Moreover, the educational institution must meet the following three other requirements: (1) the institution must admit as regular student only persons having a certificate of graduation from a school providing secondary education, or the recognized equivalent of such a certificate; (2) such an institution must be legally authorized within such state to provide a program of education beyond secondary education; and (3) the institution must provide an educational program for which the institution awards a bachelor’s degree or provides not less than a 2-year program that is acceptable for full credit toward such a degree.

To illustrate, consider a case of two seemingly equivalent foreign students ? one holding Master of Business Administration (MBA) degree from the DeVry University’s Keller School of Management and the other one from Thunderbird School of Global Management. Since DeVry is a for-profit private university, holding an MBA degree from the Keller School of Management will not qualify the foreign student for the Master’s H-1B cap. The second student who received an MBA from the Thunderbird School of Global Management will qualify for the Master’s H-1B cap because, even though it’s a private business school, it’s a nonprofit educational institution. However, note that the student from the Keller School of Management will still qualify for the regular H-1B cap.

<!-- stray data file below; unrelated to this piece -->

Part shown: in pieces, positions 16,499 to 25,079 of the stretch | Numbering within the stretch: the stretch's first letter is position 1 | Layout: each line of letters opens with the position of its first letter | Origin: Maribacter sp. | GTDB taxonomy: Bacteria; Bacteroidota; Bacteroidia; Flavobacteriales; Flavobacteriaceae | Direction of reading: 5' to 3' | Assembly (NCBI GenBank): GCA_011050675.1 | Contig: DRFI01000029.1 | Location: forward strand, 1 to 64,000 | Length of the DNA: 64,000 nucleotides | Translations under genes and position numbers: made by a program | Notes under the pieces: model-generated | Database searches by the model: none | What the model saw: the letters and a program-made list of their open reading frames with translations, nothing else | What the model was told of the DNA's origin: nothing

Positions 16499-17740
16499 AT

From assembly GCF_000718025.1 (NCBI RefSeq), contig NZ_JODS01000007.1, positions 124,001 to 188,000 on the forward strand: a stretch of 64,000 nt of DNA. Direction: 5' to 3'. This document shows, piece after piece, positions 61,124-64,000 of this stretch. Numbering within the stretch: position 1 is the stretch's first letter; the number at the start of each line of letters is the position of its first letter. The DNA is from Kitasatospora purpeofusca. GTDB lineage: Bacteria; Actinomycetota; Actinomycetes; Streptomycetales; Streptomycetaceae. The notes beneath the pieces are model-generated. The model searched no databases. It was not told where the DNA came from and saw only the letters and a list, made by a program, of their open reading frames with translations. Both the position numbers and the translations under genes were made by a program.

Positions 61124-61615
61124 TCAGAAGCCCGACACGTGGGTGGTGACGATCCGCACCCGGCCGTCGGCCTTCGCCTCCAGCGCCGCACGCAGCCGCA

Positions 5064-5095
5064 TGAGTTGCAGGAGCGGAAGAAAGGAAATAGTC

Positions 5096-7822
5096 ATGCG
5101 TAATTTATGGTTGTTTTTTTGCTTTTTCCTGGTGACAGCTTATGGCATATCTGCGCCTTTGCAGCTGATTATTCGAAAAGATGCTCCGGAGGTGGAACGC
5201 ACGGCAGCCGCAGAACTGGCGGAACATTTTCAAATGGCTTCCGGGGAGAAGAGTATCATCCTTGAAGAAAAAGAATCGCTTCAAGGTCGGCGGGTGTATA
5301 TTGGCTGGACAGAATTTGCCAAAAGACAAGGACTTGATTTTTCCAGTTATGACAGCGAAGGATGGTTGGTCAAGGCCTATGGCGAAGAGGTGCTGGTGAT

Based on the foregoing, students attending or who intend to attend a master’s or higher degree program in the United States with the hope that their master’s degree would qualify him/her for the master’s H-1B cap should make two specific inquiries: (1) First, he/she needs to determine whether the educational institution is a private or a public institution; and (2) Second, he/she needs to determine whether the educational institution is classified as for-profit or nonprofit.

Holding a master’s or a higher degree from a public educational institution will always qualify a foreign student for the H-1B master’s cap. However, when attending a private university/school it is worth checking into the issue of whether the educational institution is classified as a for-profit or non-profit organization. Like public educational institutions, receiving a master’s or a higher degree from a private non-profit educational institution will qualify the individual for the master’s cap. But, if the private school/university is a for-profit educational institution, then having a master’s or higher degree from that institution will not meet the requirements for the H-1B master’s cap. Having said that, the student would still qualify for the regular H-1B cap.